New data published by NMR shows the wide range in technical performance on UK dairy units. Drawing on data from more than 60% of the country’s dairy cows, the data shows a difference in herd average lifetime daily yield (LDY) of 8.9kg between the top and bottom 10%. This is the amount of milk each cow has produced per day of life.
NMR’s Ben Bartlett
“LDY is the amount of milk each cow has produced per day of life and it reflects the technical performance of the cow,” says NMR’s Ben Bartlett. “The top 10% of NMR herds ranked on LDY have an average score of 14.58kg/day compared with the bottom 10% at 5.72kg/day. This top group are likely to be achieving good yields, calving at or near two years old and getting cows back in calf with minimum delay. Longevity in these herds should be above average too.”
Looking at the data that makes up LDY, Mr Bartlett pointed to new data that demonstrates the wide range in performance between herds. Based on the past 12 months, the top 25% of NMR herds has a calving interval of 391 days compared with 462 days for the bottom 25%. Days to first service for the top 25% stands at 81 days, compared with 130 days for the bottom 25%. And while rolling average cell counts for NMR herds average 225,000 cells/ml, the top 25% are achieving an average of 110,000 cells/ml.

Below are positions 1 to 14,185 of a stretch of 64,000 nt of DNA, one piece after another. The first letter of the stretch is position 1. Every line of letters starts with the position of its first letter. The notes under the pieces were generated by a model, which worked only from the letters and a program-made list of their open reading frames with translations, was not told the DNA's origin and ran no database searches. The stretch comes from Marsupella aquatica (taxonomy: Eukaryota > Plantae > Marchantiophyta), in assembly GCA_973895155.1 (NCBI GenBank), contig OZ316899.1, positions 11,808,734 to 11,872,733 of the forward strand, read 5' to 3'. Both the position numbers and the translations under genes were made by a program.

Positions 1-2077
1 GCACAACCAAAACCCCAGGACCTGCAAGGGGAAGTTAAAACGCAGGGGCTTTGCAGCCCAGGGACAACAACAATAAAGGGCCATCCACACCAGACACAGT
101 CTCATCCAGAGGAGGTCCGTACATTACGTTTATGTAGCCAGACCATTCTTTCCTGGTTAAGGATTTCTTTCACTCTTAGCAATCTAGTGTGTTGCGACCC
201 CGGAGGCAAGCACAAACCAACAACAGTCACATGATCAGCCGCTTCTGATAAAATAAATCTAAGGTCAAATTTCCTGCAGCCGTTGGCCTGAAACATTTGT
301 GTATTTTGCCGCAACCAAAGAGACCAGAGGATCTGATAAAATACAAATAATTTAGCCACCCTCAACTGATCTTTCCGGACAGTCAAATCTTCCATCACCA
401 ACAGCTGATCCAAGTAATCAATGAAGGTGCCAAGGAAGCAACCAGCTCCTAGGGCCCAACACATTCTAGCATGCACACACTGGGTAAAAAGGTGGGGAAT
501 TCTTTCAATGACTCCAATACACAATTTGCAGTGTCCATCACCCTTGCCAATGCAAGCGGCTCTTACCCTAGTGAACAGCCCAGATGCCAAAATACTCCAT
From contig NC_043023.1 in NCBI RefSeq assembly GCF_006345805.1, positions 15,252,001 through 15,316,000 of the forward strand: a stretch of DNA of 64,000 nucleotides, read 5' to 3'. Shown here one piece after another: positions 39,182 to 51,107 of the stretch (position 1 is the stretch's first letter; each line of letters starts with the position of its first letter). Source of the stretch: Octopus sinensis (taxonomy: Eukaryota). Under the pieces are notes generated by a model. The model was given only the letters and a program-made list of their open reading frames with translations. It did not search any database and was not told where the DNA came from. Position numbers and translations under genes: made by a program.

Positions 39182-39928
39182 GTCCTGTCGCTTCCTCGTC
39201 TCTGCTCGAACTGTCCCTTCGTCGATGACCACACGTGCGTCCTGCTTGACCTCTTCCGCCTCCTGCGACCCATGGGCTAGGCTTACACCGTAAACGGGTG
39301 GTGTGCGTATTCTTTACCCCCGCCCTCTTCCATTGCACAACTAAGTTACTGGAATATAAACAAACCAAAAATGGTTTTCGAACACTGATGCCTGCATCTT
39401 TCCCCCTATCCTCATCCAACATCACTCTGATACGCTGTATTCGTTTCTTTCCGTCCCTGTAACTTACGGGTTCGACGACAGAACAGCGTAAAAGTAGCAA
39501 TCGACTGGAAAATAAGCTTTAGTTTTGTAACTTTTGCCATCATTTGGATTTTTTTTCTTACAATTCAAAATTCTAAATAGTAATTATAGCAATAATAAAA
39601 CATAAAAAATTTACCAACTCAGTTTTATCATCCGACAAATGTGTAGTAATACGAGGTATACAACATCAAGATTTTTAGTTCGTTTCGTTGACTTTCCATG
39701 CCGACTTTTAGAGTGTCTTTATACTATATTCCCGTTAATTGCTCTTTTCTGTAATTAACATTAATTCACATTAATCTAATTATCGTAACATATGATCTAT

While many herds are working to reduce the age of heifers at first calving, the data shows that 65% are calving at 28 months or older and nearly a third are calving at 31 months or older.
“There are many factors that affect the length of time it takes a cow to repay her rearing costs, but in general a cow calving at 28 months old will not start making a positive contribution to the herd until she is in her third lactation,” says Mr Bartlett.
“Producers need to look at all areas of technical performance and the trends in their herds. Improving fertility and reducing the age of calving for heifers can improve the herd’s technical and financial sustainability.”
He encourages producers to use their lifetime yield figures and look carefully at trends in performance to make sure they’re all moving in the right direction. “Our figures would indicate that there are some units where improvements could be made – the data is all there to identify the weak areas and reverse any downward trends.”
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